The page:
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Since the minuet of Goodbye, Columbus gave way to the orgasmatron of Portnoy's Complaint, Roth has made up for what he lacks in narrative elegance with immense Judeo-Whitmanian vitality. But there is inelegance, and there is inelegance, and Exit Ghost is premised on a whopping coincidence—namely, that the would-be Lonoff biographer is also the young couple's close friend. The apparatus, while clumsy, is apparently necessary to make Kliman the focus of the book's antipathy. What are the particulars of Kliman's trespass? The reader will be forgiven for not picking them out cleanly from amid Zuckerman's fury. Kliman commits the sin of being everything Zuckerman once was—he is virile, confident, still young.
But Zuckerman despises Kliman above all for what Zuckerman perceives as a fundamental psychic dishonesty. Young Kliman's stated desire is to honor the unjustly obscure Lonoff with his investigative biography. For Zuckerman, though, the writing life isn't a peer-to-peer ego massage, or a respectful détente between the living and the dead. It offers primal access to The Word. When your power to describe supersedes mine, you are exalted, I am negated. Thus Good Zuckerman was never so good; he was Zeus coming to Leda in the form of a swan. But perhaps Bad Zuckerman was never so bad: He is a joke Roth likes to tell, now and again, at his own expense. Here is Zuckerman, old Zuckerman, bad Zuckerman, half out of his mind with rage and lust. In Kliman, he desperately wants an Oedipal rival. What he gets is a smart-enough dumb jock looking for benediction from an admired giant. What he imagines in Jamie are soulful dialogues and a license for roving hands. But her first actual words on the matter are also her final ones: "It's an interesting idea, Mr. Zuckerman, but no."
The critics most sour on Roth are generally those most susceptible to the facile confusion of Bad Zuckerman with his creator. In sour reply, Exit Ghost is filled with the predictable Rothian flummery about the parasitic uselessness of critics—the "lice of literature," as they are herein called. The nastiness culminates in a letter Bellette writes to the Times, dictated to her, she claims, by Lonoff: "If I had something like Stalin's powers, I would not squander it on silencing the imaginative writers. I would silence those who write about imaginative writers." Whether or not this represents a true feeling on the parts of Lonoff, Amy Bellette, Zuckerman, and Roth, sentiments quite like it have a persistence in Roth's work. It can be pointed out, quite calmly, that the idea is not only juvenile but so unhistorical as to not survive a straight recitation of names. Such Stalinist powers would need to stamp out Ben Jonson, Dr. Johnson, Pope, Hazlitt, Henry James, T.S. Eliot, Hawthorne, Orwell, and John Updike, for starters; and as for the letters of Keats that Zuckerman quotes so lovingly, as an open sesame directed at Jamie's pants, they never would have survived had Zuckerman's silly pieties about a writer's privacy once been applied to their publication.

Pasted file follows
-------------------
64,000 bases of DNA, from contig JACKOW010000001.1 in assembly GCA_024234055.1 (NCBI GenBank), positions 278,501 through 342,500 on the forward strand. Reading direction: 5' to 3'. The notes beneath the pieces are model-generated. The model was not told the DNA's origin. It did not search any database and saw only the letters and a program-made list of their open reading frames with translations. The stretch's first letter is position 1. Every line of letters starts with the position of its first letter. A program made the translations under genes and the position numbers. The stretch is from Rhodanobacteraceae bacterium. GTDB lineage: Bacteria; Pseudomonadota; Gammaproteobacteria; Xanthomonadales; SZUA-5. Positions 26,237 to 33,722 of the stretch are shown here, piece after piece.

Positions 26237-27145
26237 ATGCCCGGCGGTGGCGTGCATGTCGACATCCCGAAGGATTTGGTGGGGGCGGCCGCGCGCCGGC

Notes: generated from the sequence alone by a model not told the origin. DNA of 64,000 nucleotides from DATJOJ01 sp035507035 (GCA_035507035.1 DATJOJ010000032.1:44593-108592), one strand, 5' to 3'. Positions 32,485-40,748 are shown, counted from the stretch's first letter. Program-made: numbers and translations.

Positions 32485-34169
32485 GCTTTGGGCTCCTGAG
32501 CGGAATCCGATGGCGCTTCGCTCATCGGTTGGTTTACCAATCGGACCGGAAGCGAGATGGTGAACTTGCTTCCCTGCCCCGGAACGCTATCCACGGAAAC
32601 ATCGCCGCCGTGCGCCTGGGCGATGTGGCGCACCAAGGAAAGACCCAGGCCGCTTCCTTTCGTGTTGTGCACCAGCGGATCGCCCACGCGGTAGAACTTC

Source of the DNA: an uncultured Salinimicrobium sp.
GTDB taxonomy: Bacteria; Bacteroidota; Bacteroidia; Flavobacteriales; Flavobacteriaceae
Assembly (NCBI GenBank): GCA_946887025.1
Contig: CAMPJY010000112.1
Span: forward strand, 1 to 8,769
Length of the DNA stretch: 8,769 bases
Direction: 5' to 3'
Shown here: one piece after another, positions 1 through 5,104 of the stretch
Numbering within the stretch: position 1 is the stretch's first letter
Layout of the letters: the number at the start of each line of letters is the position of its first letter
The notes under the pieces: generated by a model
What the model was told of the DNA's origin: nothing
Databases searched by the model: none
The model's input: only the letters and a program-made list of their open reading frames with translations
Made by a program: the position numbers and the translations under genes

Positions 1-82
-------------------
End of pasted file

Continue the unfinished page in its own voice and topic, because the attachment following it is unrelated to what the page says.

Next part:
If Roth needs to grow up on the subject of critics, the critics need to grow up on the subject of Roth. The animating obsession in Exit Ghost is neither with sex nor bad cultural journalism, but with life's final insult: that the power, not of fucking or fighting, but of the telling, will finally be confiscated, and worse, ceded to a manifestly inferior vessel. To a man who encounters resistance with an incredulity bordering on rage, whose life for 50 years has been one connubial and literary triumph after another, it must be astonishing to imagine a day—a day approaching at an accelerating gallop—when people like me, a nice enough guy on the A train with an advance reader's copy and a cell phone in his pocket, will hold over his cherished reputation the last word.
(Read Tim Noah's take on Exit Ghost.)